on a person’s unpaid tax bill?

Debate Forum Question of the Week:

The federal government has proposed a new bill to retrieve unpaid taxes from federal workers. Should the government be able to deny or terminate employment based
on a person’s unpaid tax bill?

Debate Left: Benny almost trips over his neocortex

By Ben Tomkins
I almost did it! Christ, I’m an intelligent person and I almost fell into the most syrupy sweet pitfall of all logical thinking that ruins the dream of a free, informed electorate. It’s the fallacy that plagues private conservative dining room tables and blindsides minority candidates when voters are left to the privacy of electoral anonymity.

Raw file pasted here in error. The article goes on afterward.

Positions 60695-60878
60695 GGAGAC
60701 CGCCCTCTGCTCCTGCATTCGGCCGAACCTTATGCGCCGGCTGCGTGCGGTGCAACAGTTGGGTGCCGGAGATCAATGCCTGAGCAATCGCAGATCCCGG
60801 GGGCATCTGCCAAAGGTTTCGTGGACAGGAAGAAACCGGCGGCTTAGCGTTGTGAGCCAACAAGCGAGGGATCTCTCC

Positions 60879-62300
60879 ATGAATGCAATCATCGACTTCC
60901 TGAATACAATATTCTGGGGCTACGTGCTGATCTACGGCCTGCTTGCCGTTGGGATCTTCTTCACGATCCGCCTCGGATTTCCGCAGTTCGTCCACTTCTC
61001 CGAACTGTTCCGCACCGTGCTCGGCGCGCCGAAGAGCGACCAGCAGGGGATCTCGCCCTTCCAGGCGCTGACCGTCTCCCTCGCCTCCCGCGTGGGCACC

I am speaking of the “it feels good enough to say that I will grant myself intellectual permission to ignore reality” statement. Oh, the NeoCons loved this one. Built eight years of the Bush presidency out of it as a matter of fact. The same principle is in place with the idea that you can fire federal employees because they are delinquent on their taxes. It sounds so good. If federal employees aren’t paying their taxes, why should they be allowed to work for the agency to which they are indebted? On the surface, it seems to follow perfectly and also has that magical quality of tapping into the latent frustration so many Americans feel about the financial state of our country – which, despite what FoxNews seems to think, is actually doing gangbusters – and more importantly gives them a target for their incriminating index finger.